. . . Republicans would have us believe that somehow we could have avoided the recession and balanced the budget in 2009 if only they had been in charge. This would be a neat trick considering that the recession began in December 2007.

. . .  they continually imply that one of the least popular spending increases of recent years, the Troubled Asset Relief Program [TARP], was an Obama administration program, when in fact it was a Bush administration initiative proposed by the Treasury Department that was signed into law by Mr. Bush on Oct. 3, 2008.

Lastly, Republicans continue to insist that tax cuts are highly stimulative, often saying that they add nothing to the debt, when this is obviously ridiculous.

Like I said though, Bartlett’s probably a commie by now, so no one should pay attention to him.

David Frum in 2012: Imagine, if you will, someone who read only the Wall Street Journal editorial page between 2000 and 2011, and someone in the same period who read only the collected columns of Paul Krugman. Which reader would have been better informed about the realities of the current economic crisis? The answer, I think, should give us pause.

Clear enough? Any questions?

This is Jamie Dimon, CEO of JP Morgan Chase, testifying in front of Congress today. See the cufflinks? Like them? They carry the seal of The President of the United States. Doesn’t matter which president – could be any one of them. (Good looking guy though . . . )

Dorgan, Sanders, Durbin, Krugman – guess who was right. They were.

Terrific post yesterday about the banks and our Congress at The Erstwhile Conservative. Duane over there does – as I told him – the ‘heavy lifting’ while I occupy myself with Maru and oldies.

He points us to a warning from Sen. Byron Dorgan [ALERT: NY Times link] in 1999 about the dangers of repealing the Glass-Steagal Act, but they did it. They:

[Duane] . . . passed the Financial Services Modernization Act, which finally allowed commercial and investment banks and securities and insurance companies to stop slyly shacking up with each other and unite in unholy but legal matrimony.

[Dorgan in 1999] I think we will look back in 10 years’ time and say we should not have done this but we did because we forgot the lessons of the past, and that that which is true in the 1930′s is true in 2010…We have now decided in the name of modernization to forget the lessons of the past, of safety and of soundness.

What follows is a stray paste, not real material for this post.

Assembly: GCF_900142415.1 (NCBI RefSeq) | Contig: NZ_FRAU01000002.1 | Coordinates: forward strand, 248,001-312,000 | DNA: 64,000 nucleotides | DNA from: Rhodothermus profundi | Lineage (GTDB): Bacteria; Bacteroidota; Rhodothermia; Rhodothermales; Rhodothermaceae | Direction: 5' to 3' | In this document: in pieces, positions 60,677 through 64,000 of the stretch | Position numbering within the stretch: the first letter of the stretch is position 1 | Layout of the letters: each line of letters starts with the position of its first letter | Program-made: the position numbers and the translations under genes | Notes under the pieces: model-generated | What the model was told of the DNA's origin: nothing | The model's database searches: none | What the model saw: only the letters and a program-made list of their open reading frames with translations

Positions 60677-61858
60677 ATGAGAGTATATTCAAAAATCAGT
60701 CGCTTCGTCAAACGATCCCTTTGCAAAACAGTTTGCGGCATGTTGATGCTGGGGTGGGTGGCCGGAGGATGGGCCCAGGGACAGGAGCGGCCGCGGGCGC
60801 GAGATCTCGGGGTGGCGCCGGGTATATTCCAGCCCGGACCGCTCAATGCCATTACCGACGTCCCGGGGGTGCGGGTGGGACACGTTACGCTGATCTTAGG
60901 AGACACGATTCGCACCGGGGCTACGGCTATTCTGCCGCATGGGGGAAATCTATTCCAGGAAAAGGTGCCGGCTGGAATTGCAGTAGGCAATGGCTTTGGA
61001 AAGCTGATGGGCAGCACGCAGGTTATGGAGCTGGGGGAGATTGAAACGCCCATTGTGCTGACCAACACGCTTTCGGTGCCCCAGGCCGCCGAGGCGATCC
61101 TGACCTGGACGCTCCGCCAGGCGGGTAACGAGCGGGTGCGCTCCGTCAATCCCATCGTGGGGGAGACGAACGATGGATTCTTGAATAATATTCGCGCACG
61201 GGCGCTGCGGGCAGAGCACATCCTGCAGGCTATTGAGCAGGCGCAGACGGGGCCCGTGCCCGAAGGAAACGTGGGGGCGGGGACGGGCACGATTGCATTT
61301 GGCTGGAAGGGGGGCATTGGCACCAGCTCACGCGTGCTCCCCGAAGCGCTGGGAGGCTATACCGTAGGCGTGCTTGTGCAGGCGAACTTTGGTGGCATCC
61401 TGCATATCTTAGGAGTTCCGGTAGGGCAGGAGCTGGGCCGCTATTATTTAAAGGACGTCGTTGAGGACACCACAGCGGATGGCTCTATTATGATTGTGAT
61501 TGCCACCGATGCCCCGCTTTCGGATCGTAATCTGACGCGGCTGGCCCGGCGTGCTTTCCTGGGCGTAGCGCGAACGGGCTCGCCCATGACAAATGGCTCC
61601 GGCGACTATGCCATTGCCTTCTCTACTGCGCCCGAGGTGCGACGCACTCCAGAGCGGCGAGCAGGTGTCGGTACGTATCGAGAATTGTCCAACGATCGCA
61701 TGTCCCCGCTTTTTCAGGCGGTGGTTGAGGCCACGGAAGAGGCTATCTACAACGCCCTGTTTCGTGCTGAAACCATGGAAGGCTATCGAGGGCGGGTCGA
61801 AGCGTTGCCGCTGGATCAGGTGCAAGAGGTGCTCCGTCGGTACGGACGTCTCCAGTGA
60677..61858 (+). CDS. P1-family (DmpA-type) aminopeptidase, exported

Duane quotes two more Democratic Senators:

[Sen. Bernie Sanders today] Let me just say again what many people will not be happy to hear. Wall Street is extraordinarily powerful. Congress doesn’t regulate them, the big banks regulate what Congress does.

[Sen. Dick Durbin three years ago]…hard to believe in a time when we’re facing a banking crisis that many of the banks created — are still the most powerful lobby on Capitol Hill. And they frankly own the place

Let me, Moe, add another quote, a more recent one, from Bush 43’s speechwriter, David Frum:

Imagine, if you will, someone who read only the Wall Street Journal editorial page between 2000 and 2011, and someone in the same period who read only the collected columns of Paul Krugman. Which reader would have been better informed about the realities of the current economic crisis? The answer, I think, should give us pause. [Note from Moe: Krugman warned constantly about repealing Glass-Steagel; the WSJ supported it.]

Donald Trump: pretend conserative, genuine liberal but opportunism always comes first

(Narcissist that I am), I’ve been perusing old posts here at Whatever Works (actually, I am trying – without much success – to find something).